Doctor of Philosophy (PhD)
Pancreatic cancer (PDAC) is an extremely lethal disease with an overall survival rate of 10%. Surgery remains the only potentially curative treatment option, but resections are complicated by infiltrative disease, proximity of critical vasculature, peritumoral inflammation, and dense stroma. Surgeons are limited to tactile and visual cues to differentiate cancerous tissue from normal tissue. Furthermore, translating preoperative images to the intraoperative setting poses additional challenges for tumor detection, and can result in undetected and unresected lesions. Thus, PDAC has high rates of incomplete resections, and subsequently, disease recurrence. Fluorescence-guided surgery (FGS) has emerged as a method to improve intraoperative detection of cancer and ultimately improve surgical outcomes. Initial clinical trials have demonstrated feasibility of FGS for PDAC, but there are limited targeted probes under investigation for this disease, highlighting the need for development of additional novel biomarkers to reflect the PDAC heterogeneity. MUCIN16 (MUC16) is a glycoprotein that is overexpressed in 60-80% of PDAC, yet this biomarker has not been investigated for FGS of this disease. Therefore, the goal of this project was to develop a MUC16-targeted fluorescent probe for intraoperative identification of PDAC through optical surgical navigation.
This dissertation describes the development of the fluorescent antibody conjugate, termed AR9.6-IRDye800, from inception to translational efficacy and safety studies. Initial studies demonstrated that AR9.6 bound to MUC16 in vitro, and demonstrated that binding was retained after conjugation to the near-infrared dye, IRDye800. Subcutaneous and orthotopic mouse models of pancreatic cancer demonstrated that this conjugate could target MUC16-expressing pancreatic cancer in vivo, and could identify PDAC intraoperatively, with significantly higher tumor to background ratios as compared to a non-specific IgG control. Metastatic lesions were identified under AR9.6-IRDye800 guidance, and fluorescence localization was observed microscopically in resected primary tumors and metastatic lesions. To build on the translational potential of this imaging probe, a humanized variant of the AR9.6 fluorescent conjugate was developed and investigated. This conjugate, termed huAR9.6-IRDye800, showed equivalent binding properties to its murine counterpart. Using an optimized dye:protein ratio of 1:1, in vivo studies demonstrated high tumor to background ratios in MUC16-expressing tumor models, and delineation of tumors in a patient-derived xenograft model. Safety, biodistribution, and toxicity studies were conducted, and demonstrated that huAR9.6-IRDye800 was safe, did not yield evidence of histological toxicity, and was well tolerated in vivo.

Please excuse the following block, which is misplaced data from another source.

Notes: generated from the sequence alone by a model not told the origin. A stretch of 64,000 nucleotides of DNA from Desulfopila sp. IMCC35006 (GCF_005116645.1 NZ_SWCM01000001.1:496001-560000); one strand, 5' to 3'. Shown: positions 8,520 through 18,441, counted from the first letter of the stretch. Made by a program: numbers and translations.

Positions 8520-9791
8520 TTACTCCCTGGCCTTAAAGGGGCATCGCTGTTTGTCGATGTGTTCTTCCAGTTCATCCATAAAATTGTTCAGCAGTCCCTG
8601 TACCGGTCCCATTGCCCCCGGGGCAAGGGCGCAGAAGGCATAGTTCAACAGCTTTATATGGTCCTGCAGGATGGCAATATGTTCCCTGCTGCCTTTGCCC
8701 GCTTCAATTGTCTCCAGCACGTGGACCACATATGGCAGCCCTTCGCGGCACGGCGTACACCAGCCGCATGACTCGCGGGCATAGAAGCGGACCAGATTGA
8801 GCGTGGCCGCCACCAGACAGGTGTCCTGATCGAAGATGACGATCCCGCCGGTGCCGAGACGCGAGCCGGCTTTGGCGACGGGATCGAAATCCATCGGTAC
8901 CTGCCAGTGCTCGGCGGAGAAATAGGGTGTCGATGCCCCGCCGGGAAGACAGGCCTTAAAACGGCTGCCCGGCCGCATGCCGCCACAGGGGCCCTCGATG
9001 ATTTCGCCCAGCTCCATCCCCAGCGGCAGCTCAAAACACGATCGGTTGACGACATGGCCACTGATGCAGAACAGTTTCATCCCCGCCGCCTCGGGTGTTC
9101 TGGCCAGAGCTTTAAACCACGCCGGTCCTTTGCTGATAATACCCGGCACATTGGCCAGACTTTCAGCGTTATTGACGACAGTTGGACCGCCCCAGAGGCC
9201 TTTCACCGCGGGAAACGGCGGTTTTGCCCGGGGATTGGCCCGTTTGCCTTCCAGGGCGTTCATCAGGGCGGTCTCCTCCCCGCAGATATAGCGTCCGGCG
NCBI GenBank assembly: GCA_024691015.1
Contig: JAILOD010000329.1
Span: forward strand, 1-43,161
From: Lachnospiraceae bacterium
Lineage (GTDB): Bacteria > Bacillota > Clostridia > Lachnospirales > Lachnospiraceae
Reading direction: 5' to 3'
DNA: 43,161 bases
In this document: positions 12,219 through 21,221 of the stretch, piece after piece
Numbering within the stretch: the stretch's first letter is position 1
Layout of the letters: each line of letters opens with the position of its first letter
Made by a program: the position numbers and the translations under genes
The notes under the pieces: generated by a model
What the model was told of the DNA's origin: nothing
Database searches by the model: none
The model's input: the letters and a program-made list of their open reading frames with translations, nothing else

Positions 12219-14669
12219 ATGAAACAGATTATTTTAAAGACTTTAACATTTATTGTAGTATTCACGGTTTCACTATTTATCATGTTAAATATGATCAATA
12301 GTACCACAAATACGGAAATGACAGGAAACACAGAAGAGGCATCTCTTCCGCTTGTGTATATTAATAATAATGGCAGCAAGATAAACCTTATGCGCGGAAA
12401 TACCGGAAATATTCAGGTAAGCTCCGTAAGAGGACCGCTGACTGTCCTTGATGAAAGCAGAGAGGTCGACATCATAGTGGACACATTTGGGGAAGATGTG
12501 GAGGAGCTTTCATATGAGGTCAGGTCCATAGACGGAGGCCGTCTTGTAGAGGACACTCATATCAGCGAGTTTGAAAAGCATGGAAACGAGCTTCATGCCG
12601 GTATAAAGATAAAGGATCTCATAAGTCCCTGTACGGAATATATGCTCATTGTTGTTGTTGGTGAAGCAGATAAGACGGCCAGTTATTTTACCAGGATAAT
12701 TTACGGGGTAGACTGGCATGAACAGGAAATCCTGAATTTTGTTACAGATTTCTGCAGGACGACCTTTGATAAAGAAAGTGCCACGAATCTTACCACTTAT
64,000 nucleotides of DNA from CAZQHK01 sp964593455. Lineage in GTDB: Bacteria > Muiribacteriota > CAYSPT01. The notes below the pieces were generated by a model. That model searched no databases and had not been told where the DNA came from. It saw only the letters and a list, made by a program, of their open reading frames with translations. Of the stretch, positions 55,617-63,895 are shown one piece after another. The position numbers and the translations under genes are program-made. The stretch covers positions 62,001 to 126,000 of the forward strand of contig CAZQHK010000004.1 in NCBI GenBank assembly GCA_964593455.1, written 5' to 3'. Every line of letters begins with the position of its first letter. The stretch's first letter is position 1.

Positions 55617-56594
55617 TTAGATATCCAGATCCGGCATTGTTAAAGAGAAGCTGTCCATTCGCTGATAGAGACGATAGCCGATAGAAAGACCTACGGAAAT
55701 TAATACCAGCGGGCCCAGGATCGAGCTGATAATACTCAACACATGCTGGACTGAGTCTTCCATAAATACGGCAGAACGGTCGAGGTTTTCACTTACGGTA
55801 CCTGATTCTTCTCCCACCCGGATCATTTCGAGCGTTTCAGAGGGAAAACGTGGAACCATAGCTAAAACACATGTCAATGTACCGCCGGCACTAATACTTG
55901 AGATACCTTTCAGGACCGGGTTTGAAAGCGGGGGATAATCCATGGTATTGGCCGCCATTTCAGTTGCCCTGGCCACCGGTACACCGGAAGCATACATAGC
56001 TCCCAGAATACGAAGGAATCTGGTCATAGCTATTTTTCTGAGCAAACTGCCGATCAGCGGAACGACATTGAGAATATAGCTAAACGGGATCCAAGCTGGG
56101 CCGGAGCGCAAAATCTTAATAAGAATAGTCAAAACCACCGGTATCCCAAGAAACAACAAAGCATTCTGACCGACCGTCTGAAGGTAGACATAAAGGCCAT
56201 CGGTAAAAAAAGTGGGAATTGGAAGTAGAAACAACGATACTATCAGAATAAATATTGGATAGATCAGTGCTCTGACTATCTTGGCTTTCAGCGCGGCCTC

The results from this work conclude that AR9.6-IRDye800 is an efficacious and safe imaging agent for identifying pancreatic cancer intraoperatively through fluorescence-guided surgery. Future studies will investigate additional large animal models, patient stratification, development of companion MUC16 diagnostics and theranostics, and further safety, toxicity and efficacy studies to enable clinical translation.
Olson, Madeline T., "Development of a MUC16-Targeted Near-Infrared Antibody Probe for Fluorescence-Guided Surgery of Pancreatic Cancer" (2021). Theses & Dissertations. 579.
Available for download on Sunday, September 24, 2023